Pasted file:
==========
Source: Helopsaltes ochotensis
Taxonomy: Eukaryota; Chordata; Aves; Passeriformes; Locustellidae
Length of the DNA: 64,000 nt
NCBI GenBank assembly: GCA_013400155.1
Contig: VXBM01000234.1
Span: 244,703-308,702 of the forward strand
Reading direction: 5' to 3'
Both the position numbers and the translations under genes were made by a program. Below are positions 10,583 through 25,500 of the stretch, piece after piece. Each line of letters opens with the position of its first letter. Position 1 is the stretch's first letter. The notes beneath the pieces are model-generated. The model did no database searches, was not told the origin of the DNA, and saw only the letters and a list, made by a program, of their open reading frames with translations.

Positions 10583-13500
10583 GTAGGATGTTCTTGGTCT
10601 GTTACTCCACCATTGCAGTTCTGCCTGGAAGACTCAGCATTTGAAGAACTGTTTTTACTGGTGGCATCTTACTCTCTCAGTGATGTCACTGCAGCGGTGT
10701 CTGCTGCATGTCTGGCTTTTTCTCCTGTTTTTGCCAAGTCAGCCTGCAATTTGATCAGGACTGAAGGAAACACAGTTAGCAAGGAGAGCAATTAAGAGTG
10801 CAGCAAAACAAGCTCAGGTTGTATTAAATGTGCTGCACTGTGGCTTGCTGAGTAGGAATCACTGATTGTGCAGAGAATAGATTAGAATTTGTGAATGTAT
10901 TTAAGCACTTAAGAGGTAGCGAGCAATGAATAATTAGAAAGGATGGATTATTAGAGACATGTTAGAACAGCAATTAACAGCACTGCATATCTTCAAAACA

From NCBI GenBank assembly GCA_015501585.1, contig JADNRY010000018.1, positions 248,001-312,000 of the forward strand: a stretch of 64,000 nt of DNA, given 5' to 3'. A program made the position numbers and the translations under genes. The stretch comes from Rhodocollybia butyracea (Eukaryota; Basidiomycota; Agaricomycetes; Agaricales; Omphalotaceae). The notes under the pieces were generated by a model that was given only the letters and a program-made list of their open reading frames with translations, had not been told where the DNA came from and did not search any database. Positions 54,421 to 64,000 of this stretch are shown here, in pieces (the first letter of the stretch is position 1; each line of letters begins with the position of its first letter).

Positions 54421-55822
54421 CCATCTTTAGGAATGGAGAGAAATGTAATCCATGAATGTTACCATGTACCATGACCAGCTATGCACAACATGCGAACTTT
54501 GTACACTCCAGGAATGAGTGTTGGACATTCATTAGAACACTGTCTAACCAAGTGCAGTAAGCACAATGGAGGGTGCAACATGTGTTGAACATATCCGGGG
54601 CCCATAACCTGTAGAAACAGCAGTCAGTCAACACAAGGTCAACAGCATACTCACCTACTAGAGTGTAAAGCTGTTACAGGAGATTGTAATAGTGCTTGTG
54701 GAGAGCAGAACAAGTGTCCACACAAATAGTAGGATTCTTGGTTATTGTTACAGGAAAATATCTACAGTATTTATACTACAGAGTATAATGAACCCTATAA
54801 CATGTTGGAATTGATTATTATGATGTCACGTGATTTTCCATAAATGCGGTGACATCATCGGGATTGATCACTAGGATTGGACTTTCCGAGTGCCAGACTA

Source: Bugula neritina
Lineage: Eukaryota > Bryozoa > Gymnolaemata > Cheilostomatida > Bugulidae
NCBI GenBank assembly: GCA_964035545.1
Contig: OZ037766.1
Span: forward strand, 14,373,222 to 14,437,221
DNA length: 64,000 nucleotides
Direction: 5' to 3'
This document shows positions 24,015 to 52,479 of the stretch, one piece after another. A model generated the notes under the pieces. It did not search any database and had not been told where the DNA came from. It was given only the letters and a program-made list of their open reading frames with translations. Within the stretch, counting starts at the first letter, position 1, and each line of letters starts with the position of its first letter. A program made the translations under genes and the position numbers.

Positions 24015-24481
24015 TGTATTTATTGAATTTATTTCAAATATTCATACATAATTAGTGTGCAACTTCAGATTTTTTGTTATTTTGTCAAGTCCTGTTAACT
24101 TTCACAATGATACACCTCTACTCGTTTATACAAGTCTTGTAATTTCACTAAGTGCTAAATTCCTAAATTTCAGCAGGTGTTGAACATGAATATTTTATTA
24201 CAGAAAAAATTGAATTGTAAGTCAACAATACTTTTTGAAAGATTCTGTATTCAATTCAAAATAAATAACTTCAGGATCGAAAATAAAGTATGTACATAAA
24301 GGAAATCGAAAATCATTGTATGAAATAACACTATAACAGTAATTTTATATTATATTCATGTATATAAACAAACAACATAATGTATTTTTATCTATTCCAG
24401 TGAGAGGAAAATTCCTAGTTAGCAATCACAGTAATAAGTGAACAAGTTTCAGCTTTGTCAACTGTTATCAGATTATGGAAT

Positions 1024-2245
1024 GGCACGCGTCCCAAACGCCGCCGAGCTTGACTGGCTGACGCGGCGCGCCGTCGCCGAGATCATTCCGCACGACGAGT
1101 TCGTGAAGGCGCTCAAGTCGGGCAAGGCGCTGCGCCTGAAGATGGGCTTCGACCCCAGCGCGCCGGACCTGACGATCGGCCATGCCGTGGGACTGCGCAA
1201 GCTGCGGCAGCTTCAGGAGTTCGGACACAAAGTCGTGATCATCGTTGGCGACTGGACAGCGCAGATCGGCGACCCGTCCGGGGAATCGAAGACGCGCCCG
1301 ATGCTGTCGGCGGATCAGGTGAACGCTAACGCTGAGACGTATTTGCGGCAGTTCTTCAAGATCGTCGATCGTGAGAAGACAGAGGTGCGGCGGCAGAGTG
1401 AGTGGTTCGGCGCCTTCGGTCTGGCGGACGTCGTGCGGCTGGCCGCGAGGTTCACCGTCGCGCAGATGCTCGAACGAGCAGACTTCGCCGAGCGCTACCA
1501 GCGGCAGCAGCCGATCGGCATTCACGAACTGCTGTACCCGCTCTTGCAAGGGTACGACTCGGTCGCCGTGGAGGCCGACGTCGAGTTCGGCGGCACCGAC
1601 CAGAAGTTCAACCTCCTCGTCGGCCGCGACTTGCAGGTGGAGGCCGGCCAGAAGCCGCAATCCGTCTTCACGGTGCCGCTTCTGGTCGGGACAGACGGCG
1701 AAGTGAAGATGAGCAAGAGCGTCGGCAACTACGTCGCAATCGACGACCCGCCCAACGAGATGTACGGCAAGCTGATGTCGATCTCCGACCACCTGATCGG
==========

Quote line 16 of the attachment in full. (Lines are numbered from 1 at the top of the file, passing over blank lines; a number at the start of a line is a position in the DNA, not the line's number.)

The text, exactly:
Positions 54421-55822